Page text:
Taws and Bottlewashers

I found a taws today out walking with my dog.

I found a marble today let me know if you lost yours? I’ll give it back. When I was a lad we called the small one’s taws and the large one’s bottle washers. It was just lying by the road among bags of trash. Why would anyone throw such a precious object out?

I was taken back fifty years to my carefree days of childhood. Hours of fun, free to roam and wander. The only rule be home in time for tea. No phone or money, just your mates and a big wide world to explore.

There was no monetary value to these beautiful coloured orbs of glass. Worth more to us than jewels or cash. To win and see your stash grow was wonderful. ‘Losing your marbles’ to some other kid going home with bags full, was terrible. Seeing someone else walk off with your treasured property was one of life’s first tough lessons.

Today though was good I returned home plus one. It was a little dirty and scratched, a good day, my stash has started again. All I need now is a game or two to see it grow.

I was exploring places I wandered as a child, there’s a little of it left.

It was called Black Road I never knew why. All I could see was a dirty, rutted lane. Maybe the name was a link to way back when. The area had coal mines a long time ago. I suppose the coal dust could have given the lane its name.

Red Road started next to it. One went left and the other right. East Leeds cricket club was and still is nestled in between.

Red Road followed the railway line down to Osmondthorpe and Halton Moor. The quickest route for us to the wonders of Temple Newsam. It meant passing by these two large housing estates always with some trepidation less we be accosted by a hitherto unknown adversary.

My Dad once told me that Red Road was a service road for Temple Newsam, the city end of the estate and parkland. The estate was sold to the city council in the 1920’s as the slow process of it being swallowed up by the Leeds began. Red Road was a place of much fun. There were ponds half way along fed by a natural spring that must have been rich in iron, giving the rust coloured mud and water. I collected tadpoles in a jar there and climbed up the banking to explore the railway sidings.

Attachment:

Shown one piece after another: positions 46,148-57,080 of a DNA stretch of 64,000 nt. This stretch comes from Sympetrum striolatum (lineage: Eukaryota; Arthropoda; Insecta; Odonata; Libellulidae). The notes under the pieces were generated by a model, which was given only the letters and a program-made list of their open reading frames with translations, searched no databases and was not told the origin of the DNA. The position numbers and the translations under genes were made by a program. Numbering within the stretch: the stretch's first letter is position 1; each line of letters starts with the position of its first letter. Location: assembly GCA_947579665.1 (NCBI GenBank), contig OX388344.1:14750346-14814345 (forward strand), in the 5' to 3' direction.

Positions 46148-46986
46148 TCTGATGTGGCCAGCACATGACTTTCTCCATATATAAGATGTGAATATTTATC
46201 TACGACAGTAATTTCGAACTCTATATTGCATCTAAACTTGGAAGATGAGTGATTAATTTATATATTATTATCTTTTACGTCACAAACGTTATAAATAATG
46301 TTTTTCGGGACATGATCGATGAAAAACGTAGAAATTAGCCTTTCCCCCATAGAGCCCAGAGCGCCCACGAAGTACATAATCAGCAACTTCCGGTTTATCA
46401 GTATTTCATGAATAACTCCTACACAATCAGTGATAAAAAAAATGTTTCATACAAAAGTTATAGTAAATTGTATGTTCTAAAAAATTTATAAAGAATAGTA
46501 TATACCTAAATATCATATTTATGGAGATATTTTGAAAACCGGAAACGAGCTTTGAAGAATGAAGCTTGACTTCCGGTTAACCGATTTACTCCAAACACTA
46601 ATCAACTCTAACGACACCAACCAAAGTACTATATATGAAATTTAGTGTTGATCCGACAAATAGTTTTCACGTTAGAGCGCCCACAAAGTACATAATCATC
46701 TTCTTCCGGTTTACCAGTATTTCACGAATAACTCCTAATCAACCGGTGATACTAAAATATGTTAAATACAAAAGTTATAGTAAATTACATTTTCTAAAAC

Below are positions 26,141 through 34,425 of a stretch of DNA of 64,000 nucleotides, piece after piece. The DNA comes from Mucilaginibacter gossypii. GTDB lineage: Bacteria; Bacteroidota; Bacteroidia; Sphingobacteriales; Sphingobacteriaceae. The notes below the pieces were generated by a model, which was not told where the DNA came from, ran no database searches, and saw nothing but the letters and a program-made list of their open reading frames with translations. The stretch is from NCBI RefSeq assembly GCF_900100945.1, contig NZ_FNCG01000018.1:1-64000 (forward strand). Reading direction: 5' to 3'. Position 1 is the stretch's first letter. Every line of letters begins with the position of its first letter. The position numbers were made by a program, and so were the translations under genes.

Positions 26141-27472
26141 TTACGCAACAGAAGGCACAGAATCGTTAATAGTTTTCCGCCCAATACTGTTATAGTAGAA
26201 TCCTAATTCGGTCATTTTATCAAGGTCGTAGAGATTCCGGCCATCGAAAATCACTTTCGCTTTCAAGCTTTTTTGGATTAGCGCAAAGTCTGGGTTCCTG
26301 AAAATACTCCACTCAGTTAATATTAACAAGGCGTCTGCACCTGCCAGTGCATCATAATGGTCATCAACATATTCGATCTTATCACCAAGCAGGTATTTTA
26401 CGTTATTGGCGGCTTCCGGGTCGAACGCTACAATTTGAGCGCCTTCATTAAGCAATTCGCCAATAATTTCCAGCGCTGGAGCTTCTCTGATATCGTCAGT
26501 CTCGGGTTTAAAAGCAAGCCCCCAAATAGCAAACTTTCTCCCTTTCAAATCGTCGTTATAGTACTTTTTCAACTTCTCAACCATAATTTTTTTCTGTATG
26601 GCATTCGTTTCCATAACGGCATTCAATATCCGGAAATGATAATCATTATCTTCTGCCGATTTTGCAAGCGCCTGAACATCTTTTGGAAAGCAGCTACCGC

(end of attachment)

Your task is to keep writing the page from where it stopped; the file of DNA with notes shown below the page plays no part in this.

Later in life I learnt to ride a motorcycle up and down the track road before being old enough to take on a proper road. I walked to and from a girlfriend’s house. It had a feeling back then of being in the countryside, a place of happy memories. It’s gate in the heart of East Leeds opposite the Bridgefield Pub. Even as I was growing up it felt like a gate letting you out of the city. Now with all the factories, warehouses, cars and roads that feeling is gone.

The other road the black one was also bristling with adventure and excitement for us kids growing up along the city edge. I think it’s proper name was Pontefract Lane and even though it’s namesake town is less than twenty miles away I never understood why it had that name. As a child I had no idea where Pontefract was. Communities even in the 1960’s were quite insular. I’m sure there were plenty of people in Pontefract who had no idea where Cross Green was.

It wasn’t a grand road going all the way to Pontefract as you might expect, just a track. Drab and dreary leading to a bygone industrial landscape of landfill, old mines and slurry pits. Hamlets and the hard farming life long gone. There were old railways lines and buildings to explore. The stream at Red Walls to splash about in or just hours of fun just riding over the humps and bumps of the rutted road.

For the true adventurer, there was an old shooting range in the grounds of Skelton Grange Power Station. Entry was of course strictly forbidden. The River Aire meandered nearby on its journey towards the sea. In those days it was black and dead, with pollution of all kinds pouring into it from the towns and cities upstream.

The area was a strange one, land scarred and poisoned by industry never to be built on. Not urban, not rural. Once more Temple Newsam was always there for us at the end of journey. The return journey home could be up either of the roads you hadn’t used on your outward journey.

I drive through the area regularly now on a new link road, a link road to join a new motorway to the city. The beautiful parkland is still there hemmed in on all sides, the river much cleaner. The city’s sewage works is itself the size of a small town. There’s even a new park and ride facility and a huge wind turbine. Factories and warehouses cover every inch of green. It seems once more this part of the Aire valley south of the city has found a purpose other than a playground for young lads and lasses.

It is still a lifeless eerie place, just a handful of people living here, who would want to? Today though instead of a handful of kids passing through, there are tens thousands each day working or heading into the city.  Maybe it’s me growing older. The place seems soulless, melancholier than it ever was back then. Big business fast lives and progress are the order of the day.

I found a taws today out walking with my dog.

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